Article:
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10m to boost woodland management for woodfuel

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Logs waiting to be chipped for wood fuel

A new £10m grant scheme to revitalise woodland management has been announced by Forestry Commission England today, 10 November 2011. The new scheme aims to produce woodfuel by improving roads and access for extraction.

Around half of England’s woodlands are undermanaged. There are many reasons for this but one is certainly the high cost of extracting timber so that it can be brought to market. Supporting owners and managers to improve roads and access will reduce harvesting costs and once again make woodland management economically viable.

Pam Warhurst, Forestry Commission Chair said:

"There is an old phrase that says "A wood that pays is a wood that stays." We are delighted to be able to launch this new scheme to revitalise the economic viability of sustainable woodland management by helping get timber to market. It will create rural jobs and help grow the green economy."

Applicants will have to have long term management plans for the woodlands that meet the new UK Forestry Standard.  The plans will say how much timber they expect to harvest over the next decade so we will be able to see clearly what the benefits are from each new road built.

The new Woodfuel Woodland Improvement Grant (or Woodfuel WIG), will improve the infrastructure of undermanaged woodlands and contribute to the costs of marketing timber. As well as supplying the growing woodfuel market from thinnings and other operations, well managed woodland can also produce high quality timber. In turn this management improves the quality of woodlands for wildlife.

Woodfuel WIG is available throughout England but most of the funds are targeted towards the South East, South West and Cumbria, where there is greater potential for woodfuel supply.

This new grant is open for applications now and will operate alongside the Farming and Forestry Improvement Scheme, recently launched by Defra to provide comprehensive support to the woodfuel supply chain.



  1. The Forestry Commission is the government department responsible for protecting and expanding England’s forests and woodlands and increasing their value to society and the environment.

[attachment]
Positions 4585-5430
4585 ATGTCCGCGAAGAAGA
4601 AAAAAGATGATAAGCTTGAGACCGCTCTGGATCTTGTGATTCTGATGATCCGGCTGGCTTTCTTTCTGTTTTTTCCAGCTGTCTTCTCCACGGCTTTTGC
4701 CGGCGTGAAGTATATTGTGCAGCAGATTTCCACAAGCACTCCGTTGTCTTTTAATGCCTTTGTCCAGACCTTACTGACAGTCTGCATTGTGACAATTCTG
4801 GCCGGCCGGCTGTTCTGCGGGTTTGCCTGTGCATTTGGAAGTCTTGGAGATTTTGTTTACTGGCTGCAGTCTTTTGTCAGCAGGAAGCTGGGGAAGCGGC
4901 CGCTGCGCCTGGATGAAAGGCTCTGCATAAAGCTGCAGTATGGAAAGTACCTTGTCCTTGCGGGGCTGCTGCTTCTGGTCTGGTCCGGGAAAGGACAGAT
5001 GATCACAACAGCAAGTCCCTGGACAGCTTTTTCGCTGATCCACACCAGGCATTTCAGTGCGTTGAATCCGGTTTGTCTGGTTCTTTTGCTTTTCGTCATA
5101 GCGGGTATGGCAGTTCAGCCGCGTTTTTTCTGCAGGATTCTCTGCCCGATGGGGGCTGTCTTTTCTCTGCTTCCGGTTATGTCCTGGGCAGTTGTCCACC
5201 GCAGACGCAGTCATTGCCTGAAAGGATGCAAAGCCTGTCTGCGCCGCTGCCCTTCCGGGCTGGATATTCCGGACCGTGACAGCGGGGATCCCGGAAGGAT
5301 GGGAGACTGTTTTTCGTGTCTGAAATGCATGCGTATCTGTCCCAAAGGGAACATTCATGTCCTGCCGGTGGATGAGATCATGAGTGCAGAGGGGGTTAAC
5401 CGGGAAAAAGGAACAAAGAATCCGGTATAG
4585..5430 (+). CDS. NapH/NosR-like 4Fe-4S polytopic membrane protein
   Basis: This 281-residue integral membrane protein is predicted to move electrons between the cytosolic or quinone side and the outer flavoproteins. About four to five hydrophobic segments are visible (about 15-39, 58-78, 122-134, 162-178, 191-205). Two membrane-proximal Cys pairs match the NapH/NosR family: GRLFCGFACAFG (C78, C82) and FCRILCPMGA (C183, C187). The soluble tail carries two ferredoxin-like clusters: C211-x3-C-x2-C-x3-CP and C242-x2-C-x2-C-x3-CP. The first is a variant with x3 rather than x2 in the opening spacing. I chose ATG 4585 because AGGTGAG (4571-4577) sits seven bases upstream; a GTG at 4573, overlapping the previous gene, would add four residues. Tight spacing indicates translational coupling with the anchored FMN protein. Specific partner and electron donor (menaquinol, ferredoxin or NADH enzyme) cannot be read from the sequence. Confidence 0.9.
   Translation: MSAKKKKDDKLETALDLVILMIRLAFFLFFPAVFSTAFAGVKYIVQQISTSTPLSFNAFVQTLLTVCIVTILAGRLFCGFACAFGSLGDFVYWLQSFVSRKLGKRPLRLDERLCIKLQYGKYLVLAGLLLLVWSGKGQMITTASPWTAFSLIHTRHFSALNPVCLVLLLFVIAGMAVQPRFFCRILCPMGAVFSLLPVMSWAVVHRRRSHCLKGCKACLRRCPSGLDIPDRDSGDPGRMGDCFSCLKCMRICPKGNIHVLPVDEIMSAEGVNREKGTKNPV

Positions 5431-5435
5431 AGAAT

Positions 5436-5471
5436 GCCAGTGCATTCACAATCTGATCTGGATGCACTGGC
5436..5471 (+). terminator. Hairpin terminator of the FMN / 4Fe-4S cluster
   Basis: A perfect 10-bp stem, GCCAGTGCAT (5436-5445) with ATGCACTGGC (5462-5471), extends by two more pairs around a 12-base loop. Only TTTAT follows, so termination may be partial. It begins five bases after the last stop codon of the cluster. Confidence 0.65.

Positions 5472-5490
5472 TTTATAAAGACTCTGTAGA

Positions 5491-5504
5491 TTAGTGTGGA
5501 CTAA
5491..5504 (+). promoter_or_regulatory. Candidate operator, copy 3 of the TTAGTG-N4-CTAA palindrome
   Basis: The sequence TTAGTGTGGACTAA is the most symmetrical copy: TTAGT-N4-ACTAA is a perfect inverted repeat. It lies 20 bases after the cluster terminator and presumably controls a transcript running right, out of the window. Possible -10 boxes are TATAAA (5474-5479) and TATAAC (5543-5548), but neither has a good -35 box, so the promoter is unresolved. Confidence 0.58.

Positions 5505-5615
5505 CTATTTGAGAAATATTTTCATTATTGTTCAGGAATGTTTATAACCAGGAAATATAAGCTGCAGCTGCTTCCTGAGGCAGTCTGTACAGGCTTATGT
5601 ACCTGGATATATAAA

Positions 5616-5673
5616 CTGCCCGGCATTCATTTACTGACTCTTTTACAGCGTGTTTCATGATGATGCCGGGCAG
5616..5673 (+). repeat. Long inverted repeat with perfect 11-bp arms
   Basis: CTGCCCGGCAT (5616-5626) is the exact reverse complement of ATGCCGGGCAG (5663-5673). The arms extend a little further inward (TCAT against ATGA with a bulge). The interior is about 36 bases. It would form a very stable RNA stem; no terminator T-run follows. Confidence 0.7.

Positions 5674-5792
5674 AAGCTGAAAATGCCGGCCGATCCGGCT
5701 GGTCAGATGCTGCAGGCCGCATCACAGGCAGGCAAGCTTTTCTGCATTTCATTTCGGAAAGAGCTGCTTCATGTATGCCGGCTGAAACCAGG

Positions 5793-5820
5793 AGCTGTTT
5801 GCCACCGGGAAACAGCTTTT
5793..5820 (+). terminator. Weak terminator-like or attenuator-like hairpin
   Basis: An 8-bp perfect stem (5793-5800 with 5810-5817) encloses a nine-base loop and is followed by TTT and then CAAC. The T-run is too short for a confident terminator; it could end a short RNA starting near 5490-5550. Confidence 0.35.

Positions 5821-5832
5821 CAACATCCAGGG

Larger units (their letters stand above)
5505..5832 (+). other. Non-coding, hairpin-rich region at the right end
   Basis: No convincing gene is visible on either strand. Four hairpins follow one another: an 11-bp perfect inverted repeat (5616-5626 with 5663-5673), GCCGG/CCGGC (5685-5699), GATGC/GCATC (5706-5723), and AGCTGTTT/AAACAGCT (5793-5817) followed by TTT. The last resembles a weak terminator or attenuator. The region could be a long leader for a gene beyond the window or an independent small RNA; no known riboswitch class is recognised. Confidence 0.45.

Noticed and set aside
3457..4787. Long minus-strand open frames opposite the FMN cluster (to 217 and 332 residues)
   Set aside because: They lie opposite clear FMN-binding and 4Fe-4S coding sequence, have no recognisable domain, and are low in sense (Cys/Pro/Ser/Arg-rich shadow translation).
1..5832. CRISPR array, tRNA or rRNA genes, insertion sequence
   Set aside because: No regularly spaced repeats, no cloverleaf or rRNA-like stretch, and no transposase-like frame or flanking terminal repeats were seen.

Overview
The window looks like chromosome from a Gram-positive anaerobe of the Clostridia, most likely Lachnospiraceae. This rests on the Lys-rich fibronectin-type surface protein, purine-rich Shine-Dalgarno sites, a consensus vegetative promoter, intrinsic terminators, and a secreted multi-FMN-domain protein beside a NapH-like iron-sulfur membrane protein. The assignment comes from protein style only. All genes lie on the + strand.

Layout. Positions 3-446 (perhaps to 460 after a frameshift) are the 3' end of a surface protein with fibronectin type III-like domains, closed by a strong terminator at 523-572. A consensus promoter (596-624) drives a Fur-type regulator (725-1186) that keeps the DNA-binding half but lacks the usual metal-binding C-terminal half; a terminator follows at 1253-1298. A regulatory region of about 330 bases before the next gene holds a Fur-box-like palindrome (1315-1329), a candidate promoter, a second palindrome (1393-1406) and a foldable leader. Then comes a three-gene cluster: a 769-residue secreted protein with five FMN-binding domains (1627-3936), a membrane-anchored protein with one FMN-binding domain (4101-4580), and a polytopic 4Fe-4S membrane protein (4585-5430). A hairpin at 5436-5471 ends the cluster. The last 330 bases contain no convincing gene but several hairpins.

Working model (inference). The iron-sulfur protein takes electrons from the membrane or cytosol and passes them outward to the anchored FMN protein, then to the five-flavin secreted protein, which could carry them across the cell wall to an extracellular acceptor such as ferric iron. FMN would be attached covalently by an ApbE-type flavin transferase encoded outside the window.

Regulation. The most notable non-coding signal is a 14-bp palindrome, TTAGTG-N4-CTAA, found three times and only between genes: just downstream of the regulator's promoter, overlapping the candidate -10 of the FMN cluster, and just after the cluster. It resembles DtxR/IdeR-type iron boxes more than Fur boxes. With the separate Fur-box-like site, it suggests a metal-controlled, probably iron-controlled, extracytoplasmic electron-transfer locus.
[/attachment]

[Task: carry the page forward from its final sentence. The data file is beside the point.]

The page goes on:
2. Forestry Commission England runs the English Woodland Grant Scheme (EWGS) to protect, improve and expand our forests, as set out in the government's Natural Environment White Paper EWGS is a part of the Rural Development Plan for England (RDPE). Further information about these schemes can be found at

  3. Woodfuel Woodland Improvement grant key features This new grant supports the sustainable production of woodfuel and other timber products and runs to the end of the 2013/14 financial year. Work will need to meet the UK Foresty Standard.  The grant offers 60% towards the cost of work, and doesn’t take account of the timber income that results. To apply for a Woodfuel WIG, applicants must have an approved, up to date Woodland Management Plan, and work must be completed and claimed for by 28 February 2014.The following main operations are supported:
    *  Roads, tracks and other infrastructure to assist the extraction of timber from woodland. Support will be based on 3 quotes and grant paid on the production of receipted invoices.
    *  Woodland inventory and costs associated with managing harvesting contracts. Support for this work is based on standard costs.

  4. UK Forestry Standard (UKFS) The UKFS defines governments' requirements for sustainable forest management and has been recently revised.

  5. Forestry Commission England report on a number of indicators, one of which is "Percentage of woodland in active management (including the Public Forest Estate)." As at 30 June 2011 it was 52%.

  6. The Farming and Forestry Improvement Scheme (FFIS) is part of the Rural Development Programme for England and provides £20 million worth of support to help farming, forestry and horticultural businesses in England to become more efficient at using resources.

  7. Media Contact: Stuart Burgess, 0117 372 1073,, 07785 748351